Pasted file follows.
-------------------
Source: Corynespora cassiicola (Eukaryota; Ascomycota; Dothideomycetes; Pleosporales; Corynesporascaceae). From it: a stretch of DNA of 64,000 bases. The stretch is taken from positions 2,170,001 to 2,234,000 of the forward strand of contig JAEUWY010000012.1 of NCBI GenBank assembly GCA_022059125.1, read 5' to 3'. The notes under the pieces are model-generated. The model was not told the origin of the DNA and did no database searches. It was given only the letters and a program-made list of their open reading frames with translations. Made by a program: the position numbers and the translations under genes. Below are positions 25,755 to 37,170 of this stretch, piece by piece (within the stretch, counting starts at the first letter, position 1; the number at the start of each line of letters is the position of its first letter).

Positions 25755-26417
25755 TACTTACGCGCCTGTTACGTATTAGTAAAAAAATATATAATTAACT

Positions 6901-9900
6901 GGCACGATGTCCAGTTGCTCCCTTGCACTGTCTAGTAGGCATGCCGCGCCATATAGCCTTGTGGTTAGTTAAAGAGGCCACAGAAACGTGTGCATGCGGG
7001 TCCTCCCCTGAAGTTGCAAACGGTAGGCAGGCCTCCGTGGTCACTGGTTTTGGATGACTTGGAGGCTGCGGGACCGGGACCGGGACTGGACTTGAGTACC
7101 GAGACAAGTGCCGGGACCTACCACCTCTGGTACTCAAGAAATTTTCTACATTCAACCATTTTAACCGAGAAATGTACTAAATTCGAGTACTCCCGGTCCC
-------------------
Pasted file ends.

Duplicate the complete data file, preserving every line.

Source: Corynespora cassiicola (Eukaryota; Ascomycota; Dothideomycetes; Pleosporales; Corynesporascaceae). From it: a stretch of DNA of 64,000 bases. The stretch is taken from positions 2,170,001 to 2,234,000 of the forward strand of contig JAEUWY010000012.1 of NCBI GenBank assembly GCA_022059125.1, read 5' to 3'. The notes under the pieces are model-generated. The model was not told the origin of the DNA and did no database searches. It was given only the letters and a program-made list of their open reading frames with translations. Made by a program: the position numbers and the translations under genes. Below are positions 25,755 to 37,170 of this stretch, piece by piece (within the stretch, counting starts at the first letter, position 1; the number at the start of each line of letters is the position of its first letter).

Positions 25755-26417
25755 TACTTACGCGCCTGTTACGTATTAGTAAAAAAATATATAATTAACT

Positions 6901-9900
6901 GGCACGATGTCCAGTTGCTCCCTTGCACTGTCTAGTAGGCATGCCGCGCCATATAGCCTTGTGGTTAGTTAAAGAGGCCACAGAAACGTGTGCATGCGGG
7001 TCCTCCCCTGAAGTTGCAAACGGTAGGCAGGCCTCCGTGGTCACTGGTTTTGGATGACTTGGAGGCTGCGGGACCGGGACCGGGACTGGACTTGAGTACC
7101 GAGACAAGTGCCGGGACCTACCACCTCTGGTACTCAAGAAATTTTCTACATTCAACCATTTTAACCGAGAAATGTACTAAATTCGAGTACTCCCGGTCCC